Adam

That was beautifully written and I think I understand the idea of the name now. Haha :joy:

This was hilariously well redacted.:laughing:

Gabriel,

I think Adam summed it up pretty well here. I’ll just add and say that from my instructing experience, there were students that got it after 3hrs of takeoffs and landings, and there were the ones that only figured it out after 20-30hrs. I have never seen a student land an airplane after 3 tries…

Yarden

I believe I had about 300 landings in my book before I got my PPL, and it was probably about 50 before my instructor would even let me land without having his hand resting on the yoke just in case… This was all in a 172 which isn’t even a difficult airplane to land. Definitely don’t sweat the first 3, in any airplane, my first 3 were undoubtedly ugly.

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Actually this was extremely relieving to hear that. Thank you so much. I know and am not of the generation that expects things asap by the way. I know things take time but I only asked because my father in law seemed so bewildered and questioned why I couldn’t get it and I was just like… should I have in that airplane?? Anyways, thank you for the honesty and it’s probably just because he has very high expectations and maybe because he’s been a captain for united for years so who knows.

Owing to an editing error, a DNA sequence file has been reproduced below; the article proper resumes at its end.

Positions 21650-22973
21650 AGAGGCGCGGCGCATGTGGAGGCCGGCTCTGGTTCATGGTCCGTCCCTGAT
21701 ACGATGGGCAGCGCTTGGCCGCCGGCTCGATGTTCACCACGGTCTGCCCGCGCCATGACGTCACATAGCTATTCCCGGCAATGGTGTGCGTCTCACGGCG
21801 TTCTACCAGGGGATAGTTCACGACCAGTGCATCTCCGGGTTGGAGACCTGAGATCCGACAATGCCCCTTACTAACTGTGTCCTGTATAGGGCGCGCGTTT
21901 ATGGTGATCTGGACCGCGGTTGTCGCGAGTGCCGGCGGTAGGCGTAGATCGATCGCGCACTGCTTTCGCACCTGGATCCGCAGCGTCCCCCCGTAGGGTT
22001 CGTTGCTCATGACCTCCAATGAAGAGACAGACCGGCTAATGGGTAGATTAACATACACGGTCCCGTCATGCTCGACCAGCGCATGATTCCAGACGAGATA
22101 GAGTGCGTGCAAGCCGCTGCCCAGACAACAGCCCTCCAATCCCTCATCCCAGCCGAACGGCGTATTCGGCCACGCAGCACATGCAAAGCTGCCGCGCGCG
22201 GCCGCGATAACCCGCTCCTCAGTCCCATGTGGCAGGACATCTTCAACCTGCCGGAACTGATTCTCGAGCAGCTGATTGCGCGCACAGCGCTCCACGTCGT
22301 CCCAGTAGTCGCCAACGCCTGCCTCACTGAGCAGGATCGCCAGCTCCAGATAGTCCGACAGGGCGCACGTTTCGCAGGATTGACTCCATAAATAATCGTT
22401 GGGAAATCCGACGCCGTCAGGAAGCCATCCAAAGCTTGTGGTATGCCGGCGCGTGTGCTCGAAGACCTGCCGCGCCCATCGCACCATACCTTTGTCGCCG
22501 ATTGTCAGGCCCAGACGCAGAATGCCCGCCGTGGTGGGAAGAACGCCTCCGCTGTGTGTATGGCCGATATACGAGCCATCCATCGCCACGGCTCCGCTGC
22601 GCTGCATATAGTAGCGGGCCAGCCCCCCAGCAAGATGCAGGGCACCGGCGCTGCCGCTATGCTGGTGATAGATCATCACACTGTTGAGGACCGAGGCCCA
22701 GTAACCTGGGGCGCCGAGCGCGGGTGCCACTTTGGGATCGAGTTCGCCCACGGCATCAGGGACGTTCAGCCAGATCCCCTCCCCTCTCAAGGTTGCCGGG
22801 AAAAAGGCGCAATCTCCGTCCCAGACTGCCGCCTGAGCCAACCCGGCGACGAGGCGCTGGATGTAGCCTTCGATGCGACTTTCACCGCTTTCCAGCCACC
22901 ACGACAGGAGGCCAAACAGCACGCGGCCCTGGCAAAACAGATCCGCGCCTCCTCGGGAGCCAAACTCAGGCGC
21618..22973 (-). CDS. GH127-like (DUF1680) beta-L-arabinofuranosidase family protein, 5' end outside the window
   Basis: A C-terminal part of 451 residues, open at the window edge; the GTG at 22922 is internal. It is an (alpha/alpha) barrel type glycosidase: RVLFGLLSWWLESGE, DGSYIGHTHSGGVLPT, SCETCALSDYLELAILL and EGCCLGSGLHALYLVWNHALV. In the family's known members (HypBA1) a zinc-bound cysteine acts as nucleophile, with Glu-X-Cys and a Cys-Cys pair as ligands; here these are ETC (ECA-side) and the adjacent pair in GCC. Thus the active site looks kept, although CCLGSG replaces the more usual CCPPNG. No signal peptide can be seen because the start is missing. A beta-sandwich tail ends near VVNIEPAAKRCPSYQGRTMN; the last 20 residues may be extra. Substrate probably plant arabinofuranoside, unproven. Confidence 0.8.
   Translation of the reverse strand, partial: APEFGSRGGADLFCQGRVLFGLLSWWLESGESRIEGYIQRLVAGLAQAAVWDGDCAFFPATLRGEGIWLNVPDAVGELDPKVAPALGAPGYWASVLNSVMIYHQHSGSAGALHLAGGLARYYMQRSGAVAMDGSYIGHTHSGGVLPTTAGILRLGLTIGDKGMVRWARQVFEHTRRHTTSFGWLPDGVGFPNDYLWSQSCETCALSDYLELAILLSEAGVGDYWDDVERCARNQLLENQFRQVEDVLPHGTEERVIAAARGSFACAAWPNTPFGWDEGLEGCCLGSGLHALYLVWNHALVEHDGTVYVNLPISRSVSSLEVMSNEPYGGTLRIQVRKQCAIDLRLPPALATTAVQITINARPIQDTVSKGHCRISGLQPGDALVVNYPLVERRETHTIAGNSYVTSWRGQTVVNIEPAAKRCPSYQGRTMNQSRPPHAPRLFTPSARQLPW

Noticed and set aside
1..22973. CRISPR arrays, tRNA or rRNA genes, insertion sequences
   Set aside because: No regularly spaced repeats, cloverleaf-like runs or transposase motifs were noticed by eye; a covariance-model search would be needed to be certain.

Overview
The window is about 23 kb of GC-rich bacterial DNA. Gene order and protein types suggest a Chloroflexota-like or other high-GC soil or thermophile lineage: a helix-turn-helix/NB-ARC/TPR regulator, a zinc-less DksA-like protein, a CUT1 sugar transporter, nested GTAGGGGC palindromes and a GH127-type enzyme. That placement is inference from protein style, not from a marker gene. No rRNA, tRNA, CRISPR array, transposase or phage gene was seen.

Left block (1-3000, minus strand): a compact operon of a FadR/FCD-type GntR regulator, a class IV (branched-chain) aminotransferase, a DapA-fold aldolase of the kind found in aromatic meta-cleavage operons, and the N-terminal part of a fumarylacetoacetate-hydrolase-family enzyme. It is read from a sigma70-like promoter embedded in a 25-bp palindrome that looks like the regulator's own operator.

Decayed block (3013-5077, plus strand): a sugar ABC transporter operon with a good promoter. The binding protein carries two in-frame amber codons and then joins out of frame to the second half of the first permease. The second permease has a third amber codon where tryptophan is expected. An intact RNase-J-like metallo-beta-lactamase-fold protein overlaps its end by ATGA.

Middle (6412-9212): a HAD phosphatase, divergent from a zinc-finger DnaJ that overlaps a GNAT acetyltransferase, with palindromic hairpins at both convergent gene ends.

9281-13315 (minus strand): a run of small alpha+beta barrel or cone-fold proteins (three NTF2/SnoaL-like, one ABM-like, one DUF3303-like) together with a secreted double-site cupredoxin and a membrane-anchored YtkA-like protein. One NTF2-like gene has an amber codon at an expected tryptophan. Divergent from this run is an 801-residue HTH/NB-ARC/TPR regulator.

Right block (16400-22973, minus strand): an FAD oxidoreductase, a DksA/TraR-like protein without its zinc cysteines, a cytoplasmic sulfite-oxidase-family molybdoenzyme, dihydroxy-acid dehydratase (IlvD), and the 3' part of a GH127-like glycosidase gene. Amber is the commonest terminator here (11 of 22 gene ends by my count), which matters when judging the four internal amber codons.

Gabriel,

My first “flight” was in a 737 simulator. Needless to say I didn’t begin to get it and was worried that I would never be able to figure it out. Fast forward several years and I have thousands of landings on the 737 and do just fine. So will you, in time.

Don’t judge yourself by your father in law’s abilities, I bet it has been a long time since he was a student or flew a little airplane.

Chris

Gabriel,

In no way do I want to disparage your father-in-law but with all due respect I’m VERY certain he has a short memory (something you’ll see often in senior airline pilots). They seem to forget what it was like to be new and most have blocked out any of the hurdles and challenges they encountered. This also demonstrates why not everyone should be an instructor. It’s an art and requires skills beyond just being a good stick. I have a good friend here at Hawaiian who’s 3rd generation Hawaiian pilot. When we first met he told me how he had his father as his check airman for IOE (Initial Operating Experience). I responded “that must’ve been cool?”, he quickly snapped “IT WASN’T!”. He then asked if my father taught me how to drive, I said sure, he asked was that fun? I said actually no, he said well imagine that on STEROIDS! He then explained apparently his grandfather did the same to his father. Not sure that’s the best legacy to pass down but you get the point.

As for you generation not being the only without patience, you are of course correct BUT you guys seem to have perfected it :slight_smile:

Adam